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Title: Fluorine in food with special reference to tea

Abstract

A review of the literature showed that in 1932 commercial tea, Camellia sinensis Kuntze (Thea sinensis L., Camellia thea Link.), was known to contain fluorine (F). Since ornamental camellias (C. japonica L.) and tea are members of the Theaceae family, comparisons were made of the F in leaves of the two species. The dry leaves of various domestic brands of tea, composed mostly of young leaves, contained 72 to 115 parts per million (p.p.m.) F and Chinese tea 131 to 178 p.p.m. F on a dry weight basis. One sample of fresh leaves of greenhouse grown tea plants contained 1530 p.p.m. F on a dry weight basis and the older leaves of ornamental camellias up to 3062 p.p.m. F. One sample of young leaves of C. japonica contained 67 p.p.m. F. Thus both species of Camellia have the capacity to accumulate relatively large amounts of F, especially in the older leaves. The infusion (beverage) from one tea bag in 4.5 fluid oz. of water contained 0.8 to 1.7 p.p.m. F after 3 minutes steeping and 1.0 to 2.0 p.p.m. F after 3 minutes boiling.

Authors:
; ;
OSTI Identifier:
6554208
Alternate Identifier(s):
OSTI ID: 6554208
Resource Type:
Journal Article
Journal Name:
Contrib. Boyce Thompson Inst.; (United States)
Additional Journal Information:
Journal Volume: 19:1
Country of Publication:
United States
Language:
English
Subject:
54 ENVIRONMENTAL SCIENCES; FLUORINE; BUILDUP; ENVIRONMENTAL TRANSPORT; BEVERAGES; PLANTS; TEA LEAVES; TEA PLANTS; ELEMENTS; FOOD; HALOGENS; LEAVES; MASS TRANSFER; NONMETALS 510200* -- Environment, Terrestrial-- Chemicals Monitoring & Transport-- (-1989)

Citation Formats

Zimmerman, P.W., Hitchcock, A.E., and Gwirtsman, J. Fluorine in food with special reference to tea. United States: N. p., Web.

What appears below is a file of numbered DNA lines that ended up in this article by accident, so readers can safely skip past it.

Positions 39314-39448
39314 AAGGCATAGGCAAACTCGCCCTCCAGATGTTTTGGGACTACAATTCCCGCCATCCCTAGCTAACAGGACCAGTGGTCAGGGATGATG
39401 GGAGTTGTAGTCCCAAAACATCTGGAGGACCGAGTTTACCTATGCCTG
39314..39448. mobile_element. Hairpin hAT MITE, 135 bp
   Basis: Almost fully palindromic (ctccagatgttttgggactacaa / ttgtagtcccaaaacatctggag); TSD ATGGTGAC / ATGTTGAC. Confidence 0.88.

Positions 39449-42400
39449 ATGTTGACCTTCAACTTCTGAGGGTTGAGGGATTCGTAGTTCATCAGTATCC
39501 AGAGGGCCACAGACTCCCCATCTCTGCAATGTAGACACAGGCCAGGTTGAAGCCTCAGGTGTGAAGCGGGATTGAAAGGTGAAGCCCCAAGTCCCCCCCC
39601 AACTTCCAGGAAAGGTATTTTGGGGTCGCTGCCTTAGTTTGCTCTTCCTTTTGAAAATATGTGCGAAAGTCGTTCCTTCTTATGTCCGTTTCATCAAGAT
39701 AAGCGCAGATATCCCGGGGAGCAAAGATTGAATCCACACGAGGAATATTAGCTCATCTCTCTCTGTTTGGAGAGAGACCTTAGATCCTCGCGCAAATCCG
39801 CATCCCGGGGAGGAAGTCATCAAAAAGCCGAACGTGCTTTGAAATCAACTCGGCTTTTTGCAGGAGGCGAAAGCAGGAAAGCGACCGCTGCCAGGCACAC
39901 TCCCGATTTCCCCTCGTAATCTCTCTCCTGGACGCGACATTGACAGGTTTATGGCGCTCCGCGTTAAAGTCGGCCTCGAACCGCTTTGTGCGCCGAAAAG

Zimmerman, P.W., Hitchcock, A.E., & Gwirtsman, J. Fluorine in food with special reference to tea. United States.
Zimmerman, P.W., Hitchcock, A.E., and Gwirtsman, J. . "Fluorine in food with special reference to tea". United States.
@article{osti_6554208,
title = {Fluorine in food with special reference to tea},
author = {Zimmerman, P.W. and Hitchcock, A.E. and Gwirtsman, J.},
abstractNote = {A review of the literature showed that in 1932 commercial tea, Camellia sinensis Kuntze (Thea sinensis L., Camellia thea Link.), was known to contain fluorine (F). Since ornamental camellias (C. japonica L.) and tea are members of the Theaceae family, comparisons were made of the F in leaves of the two species. The dry leaves of various domestic brands of tea, composed mostly of young leaves, contained 72 to 115 parts per million (p.p.m.) F and Chinese tea 131 to 178 p.p.m. F on a dry weight basis. One sample of fresh leaves of greenhouse grown tea plants contained 1530 p.p.m. F on a dry weight basis and the older leaves of ornamental camellias up to 3062 p.p.m. F. One sample of young leaves of C. japonica contained 67 p.p.m. F. Thus both species of Camellia have the capacity to accumulate relatively large amounts of F, especially in the older leaves. The infusion (beverage) from one tea bag in 4.5 fluid oz. of water contained 0.8 to 1.7 p.p.m. F after 3 minutes steeping and 1.0 to 2.0 p.p.m. F after 3 minutes boiling.},
doi = {},
journal = {Contrib. Boyce Thompson Inst.; (United States)},
number = ,
volume = 19:1,
place = {United States},
year = {},
month = {}
}